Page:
[Congressional Record Volume 141, Number 40 (Friday, March 3, 1995)]
[Extensions of Remarks]
[Pages E505-E506]
From the Congressional Record Online through the Government Publishing Office [www.gpo.gov]



                         HON. NICK J. RAHALL II

                            of west virginia

                    in the house of representatives

                         Friday, March 3, 1995
  Mr. RAHALL. Mr. Speaker, this Saturday, March 4, 1995, marks a sad 
day for the community of Huntington, WV. On Saturday, the Torlone 
brothers, Louie, Dominic, and Alfred, will close the doors of the 
Torlone's Community Bakery for the last time, after almost 50 
[[Page E506]] years of service to Huntington. The Torlone brothers are 
selling the bakery to retire, a retirement well deserved after their 
lifelong service to their country and community.
  It is a great honor to commemorate the Torlone's families' commitment 
to Huntington. Beginning in 1946, the small bakery, opened by Peter and 
Maria Torlone, and continuing until Saturday by their three sons Louie, 
Dominic, and Alfred, has been a staple to the community. It will be 
sorely missed by all.
  Louie Torlone commented last week that he hopes that the community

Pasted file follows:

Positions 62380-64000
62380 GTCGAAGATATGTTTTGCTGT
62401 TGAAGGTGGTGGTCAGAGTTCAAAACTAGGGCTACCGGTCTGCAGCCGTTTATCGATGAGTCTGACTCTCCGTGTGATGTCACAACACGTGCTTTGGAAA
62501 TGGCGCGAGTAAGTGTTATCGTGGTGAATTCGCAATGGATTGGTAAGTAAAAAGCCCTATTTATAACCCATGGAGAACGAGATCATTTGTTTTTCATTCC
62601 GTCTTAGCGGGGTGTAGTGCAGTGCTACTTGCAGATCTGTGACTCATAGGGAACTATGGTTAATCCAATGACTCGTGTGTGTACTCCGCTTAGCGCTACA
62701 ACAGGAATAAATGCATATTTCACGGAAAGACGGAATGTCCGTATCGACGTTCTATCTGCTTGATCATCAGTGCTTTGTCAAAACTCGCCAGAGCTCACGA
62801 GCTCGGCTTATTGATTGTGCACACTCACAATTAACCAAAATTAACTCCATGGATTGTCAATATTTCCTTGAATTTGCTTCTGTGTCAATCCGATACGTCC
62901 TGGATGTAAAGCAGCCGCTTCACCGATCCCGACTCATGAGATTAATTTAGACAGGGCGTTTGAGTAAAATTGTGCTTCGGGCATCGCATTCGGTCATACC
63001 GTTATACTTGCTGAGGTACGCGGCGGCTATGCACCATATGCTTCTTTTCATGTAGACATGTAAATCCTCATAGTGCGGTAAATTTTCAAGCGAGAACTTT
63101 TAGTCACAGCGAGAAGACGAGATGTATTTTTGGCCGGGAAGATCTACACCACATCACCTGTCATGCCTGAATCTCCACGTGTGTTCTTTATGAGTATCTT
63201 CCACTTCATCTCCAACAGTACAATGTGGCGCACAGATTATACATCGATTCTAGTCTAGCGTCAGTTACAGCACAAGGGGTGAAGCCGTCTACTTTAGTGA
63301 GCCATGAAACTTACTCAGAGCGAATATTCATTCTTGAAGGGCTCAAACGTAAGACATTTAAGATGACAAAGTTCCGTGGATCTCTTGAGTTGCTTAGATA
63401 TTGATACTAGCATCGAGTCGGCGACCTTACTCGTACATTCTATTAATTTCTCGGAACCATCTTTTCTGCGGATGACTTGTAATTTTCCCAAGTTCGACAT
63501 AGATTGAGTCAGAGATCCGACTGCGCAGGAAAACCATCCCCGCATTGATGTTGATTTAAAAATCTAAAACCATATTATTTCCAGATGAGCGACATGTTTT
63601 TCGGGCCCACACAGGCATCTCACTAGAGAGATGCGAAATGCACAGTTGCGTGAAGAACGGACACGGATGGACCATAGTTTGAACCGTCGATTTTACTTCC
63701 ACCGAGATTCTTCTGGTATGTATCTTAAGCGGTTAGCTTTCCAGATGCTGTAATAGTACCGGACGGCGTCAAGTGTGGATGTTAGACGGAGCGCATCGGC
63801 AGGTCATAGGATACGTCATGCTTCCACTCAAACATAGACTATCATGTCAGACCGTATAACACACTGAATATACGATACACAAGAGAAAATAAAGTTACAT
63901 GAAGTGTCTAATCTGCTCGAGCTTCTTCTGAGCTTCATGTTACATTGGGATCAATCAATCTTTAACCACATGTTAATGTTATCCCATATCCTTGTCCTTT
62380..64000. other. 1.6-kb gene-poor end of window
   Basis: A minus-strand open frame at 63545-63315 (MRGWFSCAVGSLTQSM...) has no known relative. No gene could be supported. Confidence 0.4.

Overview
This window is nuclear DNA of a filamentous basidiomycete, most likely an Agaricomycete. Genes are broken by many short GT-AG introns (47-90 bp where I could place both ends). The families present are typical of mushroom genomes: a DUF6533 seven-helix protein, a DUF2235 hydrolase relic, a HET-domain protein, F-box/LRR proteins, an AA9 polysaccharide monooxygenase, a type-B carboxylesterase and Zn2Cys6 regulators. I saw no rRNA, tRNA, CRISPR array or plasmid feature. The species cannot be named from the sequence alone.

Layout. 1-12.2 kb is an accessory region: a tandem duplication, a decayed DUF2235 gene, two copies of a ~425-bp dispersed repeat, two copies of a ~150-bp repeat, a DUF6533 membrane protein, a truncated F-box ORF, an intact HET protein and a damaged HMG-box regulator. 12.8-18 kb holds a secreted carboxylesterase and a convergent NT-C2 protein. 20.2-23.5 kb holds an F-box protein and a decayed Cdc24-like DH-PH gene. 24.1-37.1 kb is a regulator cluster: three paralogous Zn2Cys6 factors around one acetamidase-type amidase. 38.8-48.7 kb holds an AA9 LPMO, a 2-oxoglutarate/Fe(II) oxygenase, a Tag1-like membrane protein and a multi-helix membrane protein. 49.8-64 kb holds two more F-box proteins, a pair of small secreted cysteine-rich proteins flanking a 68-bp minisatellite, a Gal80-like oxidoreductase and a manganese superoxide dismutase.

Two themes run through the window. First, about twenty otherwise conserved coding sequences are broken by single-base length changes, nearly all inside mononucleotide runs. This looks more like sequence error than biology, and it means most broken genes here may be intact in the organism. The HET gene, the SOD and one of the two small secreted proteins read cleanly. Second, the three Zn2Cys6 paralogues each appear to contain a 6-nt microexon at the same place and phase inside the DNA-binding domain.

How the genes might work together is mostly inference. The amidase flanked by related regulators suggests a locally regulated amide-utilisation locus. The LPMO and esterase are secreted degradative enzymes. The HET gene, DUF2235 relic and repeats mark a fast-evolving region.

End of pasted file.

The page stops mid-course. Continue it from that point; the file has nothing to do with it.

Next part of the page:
will remember that the bakery treated everybody decently. Anyone who 
has visited the bakery in the last 50 years can attest to how well the 
Torlone's treated their neighbors. Each week, the Torlone family 
donates baked goods to local churches, to missions, and to veterans 
homes. And after the tragic Marshall University plane crash, the 
Torlones emptied every last shelf so that rescue workers could be fed. 
The Torlones are always ready to help others.
  Dominic Torlone will miss the people the most. For years, the 
residents of Huntington have been the Torlone's customers, but they are 
also the family's friends, likely to just stop by to share the warmth 
and conversation in the bakery. Dominic, who works the day shift, is 
always ready to provide a warm cup of coffee, advice, or a hug to any 
of his neighbors or customers.
  Alfred Torlone, the youngest brother, believes the family has flour 
in their blood; their father began baking bread in West Virginia 
shortly after he immigrated from Italy in 1912. Alfred and his brothers 
have maintained the store as--in his words--a ``perfect example of a 
mom and pop store like we used to have in the old days.''
  Throughout all these years, the Torlones have been a tremendous asset 
to the Huntington community. Their commitment to charity and their 
store has made Huntington a better place since 1946. Their family, 
friends, and neighbors all wish Louie, Dominic, and Alfred the best of 
luck as they enter their much deserved retirement. I salute their 
service to Huntington.